Daniel Swain, a climate scientist with UCLA and a prolific chronicler of California’s increasingly wild weather, discussed the impact of climate change on wildfires on KQED’s Forum radio program on Tuesday. Swain and other scientists have conducted research suggesting climate change is a key driver of more frequent wildfires in the state.
Below are some key points Swain made on the show, edited for length and clarity.
What’s different about this series of fires?
Daniel Swain: It's not the total acreage burned that's so astonishing. It's the fact that it occurred in about a two-week period and just in Northern California. That's a relatively small region in a very short period of time over which to see that kind of wildfire extent, even in a part of the world that has experienced quite severe wildfire activity over the past five or six years.
What's so surprising is how quickly the situation escalated. Often California sees its largest and fastest moving wildfires, especially in coastal areas, in the autumn, with offshore wind conditions — the Diablo winds in the Bay Area and the Santa Ana winds in Southern California. In this case, there were no such offshore winds to speak of.
What has the effect of climate change been on California wildfires?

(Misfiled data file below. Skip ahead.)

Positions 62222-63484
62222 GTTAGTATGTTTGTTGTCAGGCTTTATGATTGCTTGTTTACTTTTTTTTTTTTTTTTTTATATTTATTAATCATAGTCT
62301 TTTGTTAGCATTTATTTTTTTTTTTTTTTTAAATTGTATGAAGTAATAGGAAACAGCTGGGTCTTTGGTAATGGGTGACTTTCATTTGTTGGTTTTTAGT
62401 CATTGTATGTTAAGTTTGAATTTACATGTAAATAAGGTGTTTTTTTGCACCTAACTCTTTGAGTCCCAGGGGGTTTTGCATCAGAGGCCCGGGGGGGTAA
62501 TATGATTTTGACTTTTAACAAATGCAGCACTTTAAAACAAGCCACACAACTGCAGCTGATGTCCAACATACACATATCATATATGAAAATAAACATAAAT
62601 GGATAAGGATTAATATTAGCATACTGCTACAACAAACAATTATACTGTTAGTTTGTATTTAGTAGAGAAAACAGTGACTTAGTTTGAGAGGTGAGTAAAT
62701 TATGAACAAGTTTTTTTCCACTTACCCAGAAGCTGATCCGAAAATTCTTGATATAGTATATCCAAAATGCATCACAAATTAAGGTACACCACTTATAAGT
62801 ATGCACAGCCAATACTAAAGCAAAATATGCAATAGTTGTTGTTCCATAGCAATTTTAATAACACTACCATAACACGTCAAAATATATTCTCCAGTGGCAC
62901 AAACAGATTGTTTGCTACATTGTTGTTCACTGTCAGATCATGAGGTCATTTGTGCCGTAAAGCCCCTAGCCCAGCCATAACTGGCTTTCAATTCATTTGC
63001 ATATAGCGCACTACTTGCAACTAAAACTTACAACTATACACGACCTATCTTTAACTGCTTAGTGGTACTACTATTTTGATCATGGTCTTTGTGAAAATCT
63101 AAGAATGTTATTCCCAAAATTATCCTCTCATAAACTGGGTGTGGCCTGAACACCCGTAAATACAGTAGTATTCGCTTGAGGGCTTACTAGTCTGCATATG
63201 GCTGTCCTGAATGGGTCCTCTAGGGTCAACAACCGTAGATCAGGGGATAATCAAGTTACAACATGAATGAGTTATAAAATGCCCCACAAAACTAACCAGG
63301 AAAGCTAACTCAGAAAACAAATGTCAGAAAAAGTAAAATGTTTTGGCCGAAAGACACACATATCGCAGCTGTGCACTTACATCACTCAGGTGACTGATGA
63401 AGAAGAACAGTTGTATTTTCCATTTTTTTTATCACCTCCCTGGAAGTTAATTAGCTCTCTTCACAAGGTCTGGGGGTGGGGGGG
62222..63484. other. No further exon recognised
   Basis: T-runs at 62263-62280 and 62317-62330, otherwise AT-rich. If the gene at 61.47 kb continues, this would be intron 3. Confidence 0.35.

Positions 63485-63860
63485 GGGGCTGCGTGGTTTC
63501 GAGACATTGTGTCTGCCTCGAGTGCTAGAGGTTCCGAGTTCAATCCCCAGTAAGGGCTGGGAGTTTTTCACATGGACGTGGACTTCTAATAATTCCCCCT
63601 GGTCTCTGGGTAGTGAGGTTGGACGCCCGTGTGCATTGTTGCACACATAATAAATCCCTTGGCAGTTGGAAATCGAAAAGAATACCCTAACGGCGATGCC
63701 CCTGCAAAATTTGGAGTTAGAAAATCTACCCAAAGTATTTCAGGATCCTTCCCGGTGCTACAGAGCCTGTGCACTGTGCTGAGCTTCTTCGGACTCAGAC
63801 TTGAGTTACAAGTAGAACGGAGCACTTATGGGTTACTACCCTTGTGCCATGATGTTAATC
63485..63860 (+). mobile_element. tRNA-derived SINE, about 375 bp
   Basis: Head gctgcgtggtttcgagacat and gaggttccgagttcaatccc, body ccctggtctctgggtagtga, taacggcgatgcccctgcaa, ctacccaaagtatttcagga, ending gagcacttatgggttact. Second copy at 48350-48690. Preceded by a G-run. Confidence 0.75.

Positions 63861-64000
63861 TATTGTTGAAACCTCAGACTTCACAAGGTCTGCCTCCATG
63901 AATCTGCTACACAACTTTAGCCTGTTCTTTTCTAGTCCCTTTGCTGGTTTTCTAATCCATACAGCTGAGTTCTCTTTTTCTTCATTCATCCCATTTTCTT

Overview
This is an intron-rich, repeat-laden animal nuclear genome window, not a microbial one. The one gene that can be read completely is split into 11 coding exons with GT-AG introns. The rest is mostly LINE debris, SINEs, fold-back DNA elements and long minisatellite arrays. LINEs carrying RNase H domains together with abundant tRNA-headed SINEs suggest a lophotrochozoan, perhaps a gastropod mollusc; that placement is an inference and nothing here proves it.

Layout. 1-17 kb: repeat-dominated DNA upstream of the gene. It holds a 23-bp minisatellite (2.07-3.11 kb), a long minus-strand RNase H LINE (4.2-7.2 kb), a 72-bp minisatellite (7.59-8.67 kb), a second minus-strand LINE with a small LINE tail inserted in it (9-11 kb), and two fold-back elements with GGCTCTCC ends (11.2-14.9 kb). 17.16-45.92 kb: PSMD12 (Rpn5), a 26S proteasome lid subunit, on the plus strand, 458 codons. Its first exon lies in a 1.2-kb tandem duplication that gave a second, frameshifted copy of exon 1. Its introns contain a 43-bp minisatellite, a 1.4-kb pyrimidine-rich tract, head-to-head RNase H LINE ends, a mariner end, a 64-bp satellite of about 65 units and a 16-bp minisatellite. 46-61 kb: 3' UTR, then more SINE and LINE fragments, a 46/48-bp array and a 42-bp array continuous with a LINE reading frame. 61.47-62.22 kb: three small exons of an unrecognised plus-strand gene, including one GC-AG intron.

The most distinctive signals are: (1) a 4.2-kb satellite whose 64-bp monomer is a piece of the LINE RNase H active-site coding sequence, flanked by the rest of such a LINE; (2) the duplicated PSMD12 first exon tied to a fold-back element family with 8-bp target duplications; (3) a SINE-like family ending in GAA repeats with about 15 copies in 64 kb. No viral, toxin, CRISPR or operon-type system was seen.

My co-authors and I published a study recently focused on autumn fire risk in California and did indeed find that the number of extreme fire-weather days has already doubled due to climate change and is continuing to increase as warming continues.
My same colleagues were involved in another study that came to the conclusion that there has been a very steep increase in the number of wildfire acres burned in California over the past several decades. And one of the key reasons for that is indeed the way the climate has changed.
How has climate contributed to these bad fire seasons?
Climate change has increased fire risk by increasing vegetation aridity — what's known as fuel moisture — over time; meaning vegetation becomes more flammable. Increasingly, dry vegetation burns more intensely, creates more intense and larger fires, which spread more quickly and are harder to fight.
What's so striking this year is that we had sort of this classic sequence of events that you might expect to lead to a bad fire season. It started out with the dry winter in Northern California and then a particularly warm spring. July was actually pretty typical, which is to say, relatively mild and dry. But then we came to August and things changed very quickly. We had a very prolonged record heat wave and that big lightning event. [Lightning strikes ignited the recent series of fires in Northern California.] And then on top of that we have the legacy of climate change with this long-term dryness in the vegetation.
All the other factors that normally play into fire risk in California are still relevant. Obviously, we still worry about strong winds, especially those strong offshore winds in autumn. We worry about dry winters. We worry about dry autumns because that extends our fire season. But on top of all of this, what really seems to matter is that when you do get extreme fire weather conditions by some other means, whether it's the dry lightning outbreak or a strong wind outbreak or a big heat wave, there's antecedent drying of vegetation that sets the stage for those fires to become even more extreme than they would have been otherwise under the circumstances.